(b) 'The percentage [or 'proportion', or even 'number' - 'The number of doctors in the UK has risen by 15% since 2000')] of women in the Houses of Parliament has risen following the election from a% to b%' (where 100% = 650)

I would be more likely to use 'proportion' if I didn't give figures:

'The proportion of women in the Houses of Parliament has risen following the election.'

since both 'number' and 'percentage' raise the questions of 'what number?', 'what percentage?'.

Whether to use percentage/proportion or number/proportion would simply depend on the purpose of the relevant statistic. Percentages have the advantage of being universally understood. For example, if you wanted to compare the numbers of women in government by country, you would use percentages since only the UK has 650 MPs so it'd be useless talking about the actual number of female MPs.

Note if the amount we talk about is considerably less than 1%, we tend to abandon percentages - 'per [factors of 10 over 100, eg 1,000, 100,000, 1 million]' is common more:

'The murder rate in the UK is 12.5 per 100,000' (as a percentage: 0.0125% - besides, we don't usually imagine people as percentages)

You will note in the above sentence the use of 'rate'. This is often used for statistics about the population as a whole, where the percentage is small: the 'murder rate', 'heart attack rate', 'abortion rate', 'crime rate', 'suicide rate', 'fertility rate'. If not qualified by 'per 1,000', etc 'rate' means percentage. It is used in particular in certain economic terms: 'interest rate' ('lending rate', 'borrowing rate'), 'growth rate', 'rate of inflation'/'inflation rate', 'deficit rate', but 'debt as a percentage of gross domestic product [or more usually, GDP]'

Other examples of 'per':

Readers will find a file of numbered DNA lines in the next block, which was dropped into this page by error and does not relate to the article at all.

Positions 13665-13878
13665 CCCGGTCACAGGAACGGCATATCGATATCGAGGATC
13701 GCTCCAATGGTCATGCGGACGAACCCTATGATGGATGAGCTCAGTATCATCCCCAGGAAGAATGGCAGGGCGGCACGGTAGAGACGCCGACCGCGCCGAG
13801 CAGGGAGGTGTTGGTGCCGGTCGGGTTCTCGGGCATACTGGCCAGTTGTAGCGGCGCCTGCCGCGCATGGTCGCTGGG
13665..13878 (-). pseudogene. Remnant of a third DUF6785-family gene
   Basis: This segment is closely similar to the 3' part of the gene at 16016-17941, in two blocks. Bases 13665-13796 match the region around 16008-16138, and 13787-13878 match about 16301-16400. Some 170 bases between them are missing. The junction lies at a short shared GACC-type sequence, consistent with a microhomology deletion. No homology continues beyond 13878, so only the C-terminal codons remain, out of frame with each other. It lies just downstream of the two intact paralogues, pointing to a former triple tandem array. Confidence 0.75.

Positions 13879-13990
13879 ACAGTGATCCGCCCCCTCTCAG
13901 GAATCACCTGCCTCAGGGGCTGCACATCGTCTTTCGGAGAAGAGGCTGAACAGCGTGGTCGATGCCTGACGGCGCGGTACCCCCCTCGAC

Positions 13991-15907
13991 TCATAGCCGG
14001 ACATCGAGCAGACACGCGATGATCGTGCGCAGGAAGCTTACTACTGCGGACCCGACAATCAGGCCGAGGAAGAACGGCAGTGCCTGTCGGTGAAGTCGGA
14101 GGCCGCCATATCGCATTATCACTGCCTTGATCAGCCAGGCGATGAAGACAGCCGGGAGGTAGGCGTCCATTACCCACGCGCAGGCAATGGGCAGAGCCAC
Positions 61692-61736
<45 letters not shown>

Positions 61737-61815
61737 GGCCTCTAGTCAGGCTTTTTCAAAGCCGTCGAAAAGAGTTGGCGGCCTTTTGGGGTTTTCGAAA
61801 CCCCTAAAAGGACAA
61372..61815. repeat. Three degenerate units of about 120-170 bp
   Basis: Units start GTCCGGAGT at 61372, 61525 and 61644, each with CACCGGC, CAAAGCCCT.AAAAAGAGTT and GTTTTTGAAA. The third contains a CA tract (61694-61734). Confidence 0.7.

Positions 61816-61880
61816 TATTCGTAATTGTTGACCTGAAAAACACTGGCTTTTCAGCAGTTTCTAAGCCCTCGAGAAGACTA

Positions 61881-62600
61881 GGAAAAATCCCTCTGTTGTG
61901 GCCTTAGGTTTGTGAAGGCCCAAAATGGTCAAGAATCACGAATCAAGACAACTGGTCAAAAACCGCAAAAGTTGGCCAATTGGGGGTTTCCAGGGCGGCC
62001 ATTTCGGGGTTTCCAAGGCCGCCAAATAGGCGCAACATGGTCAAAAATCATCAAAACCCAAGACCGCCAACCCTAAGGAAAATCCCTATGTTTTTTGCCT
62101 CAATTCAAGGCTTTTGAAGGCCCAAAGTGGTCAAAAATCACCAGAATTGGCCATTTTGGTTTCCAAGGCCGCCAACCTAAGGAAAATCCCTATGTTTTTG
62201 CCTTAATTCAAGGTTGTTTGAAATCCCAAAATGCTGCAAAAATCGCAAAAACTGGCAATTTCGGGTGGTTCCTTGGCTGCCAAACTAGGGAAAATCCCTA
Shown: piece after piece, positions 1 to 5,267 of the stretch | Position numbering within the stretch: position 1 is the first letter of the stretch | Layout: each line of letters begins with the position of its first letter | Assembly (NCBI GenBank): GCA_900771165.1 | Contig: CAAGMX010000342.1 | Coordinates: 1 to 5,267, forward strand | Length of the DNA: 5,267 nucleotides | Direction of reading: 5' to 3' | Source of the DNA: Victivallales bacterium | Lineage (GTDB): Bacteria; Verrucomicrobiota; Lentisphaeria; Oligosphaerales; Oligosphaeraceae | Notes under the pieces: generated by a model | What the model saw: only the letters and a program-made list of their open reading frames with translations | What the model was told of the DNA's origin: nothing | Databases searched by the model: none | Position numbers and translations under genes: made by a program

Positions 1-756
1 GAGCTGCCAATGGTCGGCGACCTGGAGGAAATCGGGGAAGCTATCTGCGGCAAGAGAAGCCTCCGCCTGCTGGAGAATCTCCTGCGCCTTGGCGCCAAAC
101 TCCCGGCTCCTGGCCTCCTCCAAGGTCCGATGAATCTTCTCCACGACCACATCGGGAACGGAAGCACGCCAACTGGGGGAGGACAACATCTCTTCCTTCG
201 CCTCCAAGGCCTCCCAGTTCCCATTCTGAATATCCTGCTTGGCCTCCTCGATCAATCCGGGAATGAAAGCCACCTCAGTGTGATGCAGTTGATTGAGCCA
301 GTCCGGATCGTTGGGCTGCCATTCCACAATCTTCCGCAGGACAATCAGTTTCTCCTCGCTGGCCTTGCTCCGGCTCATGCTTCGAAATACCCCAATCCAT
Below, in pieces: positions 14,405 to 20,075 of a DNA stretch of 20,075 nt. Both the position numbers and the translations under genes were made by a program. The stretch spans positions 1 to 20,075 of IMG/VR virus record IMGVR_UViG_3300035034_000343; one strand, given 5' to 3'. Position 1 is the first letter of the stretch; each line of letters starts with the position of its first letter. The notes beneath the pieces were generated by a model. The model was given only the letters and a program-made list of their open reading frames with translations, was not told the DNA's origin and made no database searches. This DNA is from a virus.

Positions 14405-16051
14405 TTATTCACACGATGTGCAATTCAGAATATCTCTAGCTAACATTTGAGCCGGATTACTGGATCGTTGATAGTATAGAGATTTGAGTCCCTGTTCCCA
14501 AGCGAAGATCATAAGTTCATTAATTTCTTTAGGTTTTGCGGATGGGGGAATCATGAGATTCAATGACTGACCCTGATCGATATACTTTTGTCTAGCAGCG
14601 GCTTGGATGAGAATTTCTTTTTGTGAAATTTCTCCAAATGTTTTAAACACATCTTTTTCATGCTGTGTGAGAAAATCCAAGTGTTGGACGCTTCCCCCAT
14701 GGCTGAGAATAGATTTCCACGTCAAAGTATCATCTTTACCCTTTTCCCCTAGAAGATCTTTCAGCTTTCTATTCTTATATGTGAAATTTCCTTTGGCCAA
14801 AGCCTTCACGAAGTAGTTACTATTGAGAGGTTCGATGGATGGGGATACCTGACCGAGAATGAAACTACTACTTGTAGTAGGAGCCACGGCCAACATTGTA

'The number of doctors in the UK is 8.8 per 1,000 people.'

Common in science for minute percentages is 'parts per million (ppm)':

'Carbon dioxide in the Earth's atmosphere is at a concentration of 391 ppm by volume.'

(i) When talking about change we usually use percentages:

'The crime rate has fallen by 2% in the last year.'

'The number of doctors has risen by 15% since 2000.'

(ii) As can be seen from some of the examples above, the % symbol is enough to tell us we are talking about percentages and often we use a different word in the subject - we might write, as appropriate, 'the rate/proportion/number is x%'

Oh, and which is right: 'percent'/'per cent.'/'per cent'/'%'? Answer: all*, although I'd stick with '%' in almost all cases

* When I started working at my company the house style (except in tables where it's always been '%') was 'per cent.'. It then changed to 'per cent' and now finally the powers that be have sensibly gone with '%'.

2. 'proportion' is more or less interchangeable with 'ratio': both mean a share of one thing relative to the share of another thing, both of which are contained within a whole.

The proportion of x [relative] to y is [3 to 2][3 : 2].
'The ratio of x [relative] to y is 3 : 2.'/'The x to y ratio is 3 : 2.'

As with 'percentage', you will see 'ratio' more often than 'proportion' in scientific/mathematical texts.

Little known fact: a space either side of the colon is the convention in science; no space is more common in general use.

And there, I run out of steam! Please feel free to add.